Sometimes even a strong dot-com can be a rupee slipper.
India's monetary currency has been slammed over the past year, and it's once again on display with this morning's report out of MakeMyTrip
India's leading travel portal may have seen revenue after service costs rise a mere 13% to $23.9 million in its fiscal first quarter, but it actually would've been a 36% spike if it wasn't for the declining value of India's rupee. A slight decline in air travel bookings was more than offset by a surge in hotel and travel package reservations.
MakeMyTrip reported a small deficit for the quarter, but on an adjusted basis we're looking at the travel leader's bottom line advancing 20% to $1.8 million or $0.05 a share. The analysts still tracking the company were holding out for an adjusted profit of $0.07 a share.
MakeMyTrip is no longer a dot-com darling. It went public at $14 two summers ago, trading as high as $42.88 mere weeks after going public. It has gone on to give nearly all of that back, closing out last week in the mid-teens.
It's not just MakeMyTrip feeling the pinch of investor apathy.
That's pretty much it for the India Internet plays available on stateside exchanges. Given their lackluster performances, it's safe to say that demand isn't exactly there for more options. India may be the world's second most populous nation and India's Draft National Telecom Policy is promising broader broadband access throughout the country, but until global investors see material and sustainable growth they will probably watch the revolution play out at a safe distance.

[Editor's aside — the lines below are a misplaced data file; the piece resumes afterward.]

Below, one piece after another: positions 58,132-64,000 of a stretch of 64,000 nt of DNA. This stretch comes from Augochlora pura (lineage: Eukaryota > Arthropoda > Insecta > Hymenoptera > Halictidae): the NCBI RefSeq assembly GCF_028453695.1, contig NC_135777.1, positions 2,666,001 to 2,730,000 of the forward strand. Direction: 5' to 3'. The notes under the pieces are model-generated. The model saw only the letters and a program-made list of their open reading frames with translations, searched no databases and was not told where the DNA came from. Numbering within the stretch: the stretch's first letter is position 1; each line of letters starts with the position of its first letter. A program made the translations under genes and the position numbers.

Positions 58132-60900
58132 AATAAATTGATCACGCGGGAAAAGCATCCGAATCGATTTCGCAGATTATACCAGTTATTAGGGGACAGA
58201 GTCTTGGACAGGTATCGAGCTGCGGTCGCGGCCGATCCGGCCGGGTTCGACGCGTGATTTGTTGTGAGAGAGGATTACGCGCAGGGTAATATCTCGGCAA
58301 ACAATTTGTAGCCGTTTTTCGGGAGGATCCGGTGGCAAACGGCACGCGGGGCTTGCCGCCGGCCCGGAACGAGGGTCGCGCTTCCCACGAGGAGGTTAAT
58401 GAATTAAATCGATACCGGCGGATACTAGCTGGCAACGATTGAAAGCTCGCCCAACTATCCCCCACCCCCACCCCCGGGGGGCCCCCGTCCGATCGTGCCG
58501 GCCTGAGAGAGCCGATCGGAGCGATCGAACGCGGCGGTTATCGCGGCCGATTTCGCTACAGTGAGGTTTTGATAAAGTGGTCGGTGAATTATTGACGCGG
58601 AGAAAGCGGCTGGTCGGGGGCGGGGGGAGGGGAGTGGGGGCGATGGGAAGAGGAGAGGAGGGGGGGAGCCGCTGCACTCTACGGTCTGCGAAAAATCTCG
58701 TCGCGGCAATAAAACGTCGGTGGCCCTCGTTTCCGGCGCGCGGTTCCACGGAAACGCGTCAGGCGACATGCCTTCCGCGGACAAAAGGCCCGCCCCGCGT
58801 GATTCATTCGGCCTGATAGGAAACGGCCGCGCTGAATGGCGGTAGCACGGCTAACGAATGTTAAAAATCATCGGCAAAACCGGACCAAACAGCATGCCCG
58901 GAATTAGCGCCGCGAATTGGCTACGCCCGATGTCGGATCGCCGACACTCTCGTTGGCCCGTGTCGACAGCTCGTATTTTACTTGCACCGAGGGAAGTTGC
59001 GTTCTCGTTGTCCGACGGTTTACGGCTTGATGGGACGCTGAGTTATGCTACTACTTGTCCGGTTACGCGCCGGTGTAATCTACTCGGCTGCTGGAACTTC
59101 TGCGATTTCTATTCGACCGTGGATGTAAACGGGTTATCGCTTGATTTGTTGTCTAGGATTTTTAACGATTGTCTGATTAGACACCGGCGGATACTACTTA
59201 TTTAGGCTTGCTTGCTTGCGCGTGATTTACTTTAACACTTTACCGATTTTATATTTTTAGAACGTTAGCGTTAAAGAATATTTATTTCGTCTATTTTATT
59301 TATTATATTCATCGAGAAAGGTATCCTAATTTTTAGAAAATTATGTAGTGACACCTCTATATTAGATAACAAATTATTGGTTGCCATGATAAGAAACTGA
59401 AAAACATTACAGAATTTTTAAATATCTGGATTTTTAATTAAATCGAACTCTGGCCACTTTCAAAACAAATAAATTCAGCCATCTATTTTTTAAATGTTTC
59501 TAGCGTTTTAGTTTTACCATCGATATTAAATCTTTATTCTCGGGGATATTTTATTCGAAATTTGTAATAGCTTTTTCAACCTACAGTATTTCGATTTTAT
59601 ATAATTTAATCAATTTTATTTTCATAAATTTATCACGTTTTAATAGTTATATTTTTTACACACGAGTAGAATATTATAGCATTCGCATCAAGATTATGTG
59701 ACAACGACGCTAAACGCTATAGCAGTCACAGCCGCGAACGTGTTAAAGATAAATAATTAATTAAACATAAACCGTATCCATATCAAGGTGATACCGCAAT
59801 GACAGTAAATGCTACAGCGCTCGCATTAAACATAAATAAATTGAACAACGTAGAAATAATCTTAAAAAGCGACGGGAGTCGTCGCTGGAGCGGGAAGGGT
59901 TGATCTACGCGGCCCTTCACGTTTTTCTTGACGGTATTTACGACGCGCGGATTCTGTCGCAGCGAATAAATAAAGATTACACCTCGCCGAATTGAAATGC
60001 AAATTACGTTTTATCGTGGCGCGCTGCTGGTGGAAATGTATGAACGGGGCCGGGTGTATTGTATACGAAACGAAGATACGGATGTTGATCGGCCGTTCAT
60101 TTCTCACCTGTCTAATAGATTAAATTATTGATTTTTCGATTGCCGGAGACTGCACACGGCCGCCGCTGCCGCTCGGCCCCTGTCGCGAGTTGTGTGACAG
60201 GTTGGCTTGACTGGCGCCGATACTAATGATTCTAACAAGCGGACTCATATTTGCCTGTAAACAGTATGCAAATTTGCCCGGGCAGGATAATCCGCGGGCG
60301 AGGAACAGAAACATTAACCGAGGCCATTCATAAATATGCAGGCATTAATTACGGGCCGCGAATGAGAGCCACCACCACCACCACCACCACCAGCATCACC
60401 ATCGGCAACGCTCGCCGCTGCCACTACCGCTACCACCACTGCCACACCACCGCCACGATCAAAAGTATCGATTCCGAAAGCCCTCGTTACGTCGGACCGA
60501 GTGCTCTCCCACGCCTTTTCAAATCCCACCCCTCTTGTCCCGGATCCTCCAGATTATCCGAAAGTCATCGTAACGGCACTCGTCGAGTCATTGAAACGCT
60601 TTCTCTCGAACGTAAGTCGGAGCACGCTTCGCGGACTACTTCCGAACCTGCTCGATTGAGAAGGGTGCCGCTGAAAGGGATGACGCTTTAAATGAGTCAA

Why invest in MakeMyTrip when China's Ctrip.com
I'm going to Bollywood
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Longtime Fool contributor Rick Munarriz calls them as he sees them. He does not own shares in any of the stocks in this story. Rick is also part of the Rule Breakers newsletter research team, seeking out tomorrow's ultimate growth stocks a day early.
The Motley Fool owns shares of priceline.com and Ctrip.com International. Motley Fool newsletter services have recommended buying shares of priceline.com and Ctrip.com International. The Motley Fool has a disclosure policy. We Fools may not all hold the same opinions, but we all believe that considering a diverse range of insights makes us better investors. Try any of our Foolish newsletter services free for 30 days.